The families that play together
|By Sean Bradley|
People’s Temple keeps refining its sound
After three 7-inch singles released by three out-of-state indie labels in the past two years, Lansing band The People’s Temple is keeping busy with a fourth single and a debut full-length LP on the way.
The band’s latest release, “Make You Understand,” from trend-setting HoZac Records (Chicago), was called “a mindnumbing, gut-churning slab of psych-punk wax” by The Los Angeles Times.
The band, which plays Friday at Mac’s Bar, has a fourth 7-inch vinyl in the works, set to be issued by Goodbye Boozy Records, an Italian label that’s released records by both King Khan and Mark “BBQ” Sultan.
The band consists of two sets of brothers, Alex (guitar) and George Szegedy (drums) and William (guitar/vocals) and Spencer Young (bass/vocals), all of whom share songwriting duties.
William Young said being family helps more than it hurts.
“I think it only helps the band because we’re always around each other, it’s easy to practice," he said. "George and Alex are in one house and Spencer and I are in the other house. It’s easy just to intermingle your schedules to practice, record and play shows.”
However, he said, things can also get tense.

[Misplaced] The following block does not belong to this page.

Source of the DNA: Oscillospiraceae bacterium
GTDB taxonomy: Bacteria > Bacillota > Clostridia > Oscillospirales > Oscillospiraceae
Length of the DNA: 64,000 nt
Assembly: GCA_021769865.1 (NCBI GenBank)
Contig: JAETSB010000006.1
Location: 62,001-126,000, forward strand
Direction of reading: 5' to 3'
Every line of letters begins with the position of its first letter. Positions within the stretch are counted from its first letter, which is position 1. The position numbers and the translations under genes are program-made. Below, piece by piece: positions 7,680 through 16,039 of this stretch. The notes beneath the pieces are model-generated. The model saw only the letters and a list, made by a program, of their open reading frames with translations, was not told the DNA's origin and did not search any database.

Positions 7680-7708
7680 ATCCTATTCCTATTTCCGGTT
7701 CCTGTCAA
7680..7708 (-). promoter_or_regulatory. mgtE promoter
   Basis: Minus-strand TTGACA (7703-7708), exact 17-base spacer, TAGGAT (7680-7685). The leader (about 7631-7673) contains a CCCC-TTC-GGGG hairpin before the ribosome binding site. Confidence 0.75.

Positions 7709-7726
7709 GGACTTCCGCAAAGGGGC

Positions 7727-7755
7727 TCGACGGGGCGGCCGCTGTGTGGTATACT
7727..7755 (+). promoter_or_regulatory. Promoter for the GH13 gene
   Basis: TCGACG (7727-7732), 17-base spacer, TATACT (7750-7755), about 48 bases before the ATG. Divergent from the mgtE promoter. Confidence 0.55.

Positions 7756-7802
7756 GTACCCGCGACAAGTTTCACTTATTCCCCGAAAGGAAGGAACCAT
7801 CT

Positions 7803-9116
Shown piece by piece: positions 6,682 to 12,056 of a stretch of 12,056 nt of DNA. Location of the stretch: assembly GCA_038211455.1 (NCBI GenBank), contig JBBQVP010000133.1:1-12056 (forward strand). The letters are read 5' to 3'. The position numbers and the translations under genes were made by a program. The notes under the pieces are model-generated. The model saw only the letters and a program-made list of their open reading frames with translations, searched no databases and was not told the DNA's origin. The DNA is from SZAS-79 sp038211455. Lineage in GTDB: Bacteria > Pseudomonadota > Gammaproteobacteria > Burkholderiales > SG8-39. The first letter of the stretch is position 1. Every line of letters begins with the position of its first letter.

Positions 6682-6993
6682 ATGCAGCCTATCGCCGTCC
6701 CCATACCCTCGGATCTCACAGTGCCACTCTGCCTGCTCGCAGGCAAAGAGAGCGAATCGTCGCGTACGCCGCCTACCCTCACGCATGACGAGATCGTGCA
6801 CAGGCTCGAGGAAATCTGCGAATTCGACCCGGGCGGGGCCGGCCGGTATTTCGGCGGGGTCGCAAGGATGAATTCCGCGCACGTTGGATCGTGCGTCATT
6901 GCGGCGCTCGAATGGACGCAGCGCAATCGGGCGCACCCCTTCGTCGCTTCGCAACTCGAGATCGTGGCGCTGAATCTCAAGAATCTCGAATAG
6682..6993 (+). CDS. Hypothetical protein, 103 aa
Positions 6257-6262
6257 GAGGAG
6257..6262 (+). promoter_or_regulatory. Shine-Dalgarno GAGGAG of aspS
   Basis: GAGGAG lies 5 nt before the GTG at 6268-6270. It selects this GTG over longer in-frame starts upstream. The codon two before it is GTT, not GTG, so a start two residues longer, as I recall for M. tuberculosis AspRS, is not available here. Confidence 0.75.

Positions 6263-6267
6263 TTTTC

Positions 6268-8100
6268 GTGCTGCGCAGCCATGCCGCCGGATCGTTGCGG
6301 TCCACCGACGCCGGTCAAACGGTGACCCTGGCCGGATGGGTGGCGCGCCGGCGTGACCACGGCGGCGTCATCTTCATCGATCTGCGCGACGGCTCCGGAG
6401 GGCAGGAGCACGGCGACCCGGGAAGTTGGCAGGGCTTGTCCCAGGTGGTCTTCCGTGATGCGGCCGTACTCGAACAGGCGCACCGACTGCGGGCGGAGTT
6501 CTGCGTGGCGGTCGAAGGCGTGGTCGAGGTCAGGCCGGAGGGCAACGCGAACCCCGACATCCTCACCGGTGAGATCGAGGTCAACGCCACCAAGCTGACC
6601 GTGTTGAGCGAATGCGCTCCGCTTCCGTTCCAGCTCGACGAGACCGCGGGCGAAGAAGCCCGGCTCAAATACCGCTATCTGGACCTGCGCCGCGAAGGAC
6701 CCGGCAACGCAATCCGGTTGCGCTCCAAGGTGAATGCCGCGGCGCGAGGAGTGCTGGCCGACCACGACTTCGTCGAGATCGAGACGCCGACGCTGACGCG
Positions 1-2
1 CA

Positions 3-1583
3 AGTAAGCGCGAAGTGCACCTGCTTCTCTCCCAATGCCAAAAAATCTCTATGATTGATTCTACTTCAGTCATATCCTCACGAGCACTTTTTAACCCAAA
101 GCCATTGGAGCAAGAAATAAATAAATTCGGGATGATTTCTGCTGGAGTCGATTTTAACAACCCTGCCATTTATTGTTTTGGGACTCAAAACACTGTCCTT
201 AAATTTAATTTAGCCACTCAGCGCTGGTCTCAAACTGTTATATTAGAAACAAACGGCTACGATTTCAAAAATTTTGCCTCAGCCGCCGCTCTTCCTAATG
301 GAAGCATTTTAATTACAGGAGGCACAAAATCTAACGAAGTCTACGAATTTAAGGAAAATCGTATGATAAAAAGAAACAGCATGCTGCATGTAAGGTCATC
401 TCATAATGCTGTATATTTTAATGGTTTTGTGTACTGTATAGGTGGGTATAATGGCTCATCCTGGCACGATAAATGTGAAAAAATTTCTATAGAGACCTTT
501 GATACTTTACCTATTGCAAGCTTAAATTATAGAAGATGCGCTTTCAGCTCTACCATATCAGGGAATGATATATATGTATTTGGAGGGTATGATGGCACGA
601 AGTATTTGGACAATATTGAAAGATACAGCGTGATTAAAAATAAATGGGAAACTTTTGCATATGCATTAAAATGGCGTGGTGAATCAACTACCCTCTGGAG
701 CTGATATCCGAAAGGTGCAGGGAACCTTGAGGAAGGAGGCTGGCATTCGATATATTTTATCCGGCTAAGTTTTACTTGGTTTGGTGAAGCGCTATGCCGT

“There have been times on stage — not so much anymore, (but) when we were first playing shows — it would be a little heated," Young said. "We were just brothers doing brother stuff.”
Sometimes this tension adds to the band’s outrageous stage shows. Alex Szegedy confirmed, “The audiences think we’re crazy, usually. But it makes for a more dynamic stage show.”
While the early records revolved heavily around psychedelic sounds, Szegedy said the album will be built around ‘60s pop and early Rolling Stones-style hooks.
Young said the band prides itself on experimenting in the studio with equipment and song structures.
Though the influence of 1960s garage rock is evident, Young said their influences vary from science fiction and spaghetti westerns to Spacemen 3 records.
“We’re taking all these facets from different genres and making them into our own thing, and lots of people think that resembles a ‘60s sound, but I’m never not inspired by music I hear," Young said. "It’s not just ’60s music, but that’s just what it comes out as. We’re never really sure if that’s going to be the same sound from one record to the next.”
The People’s Temple
9 p.m. Friday, July 23 Mac’s Bar 2700 E. Michigan Ave., Lansing $5; 18 and up (517) 484-6795 www.macsbar.com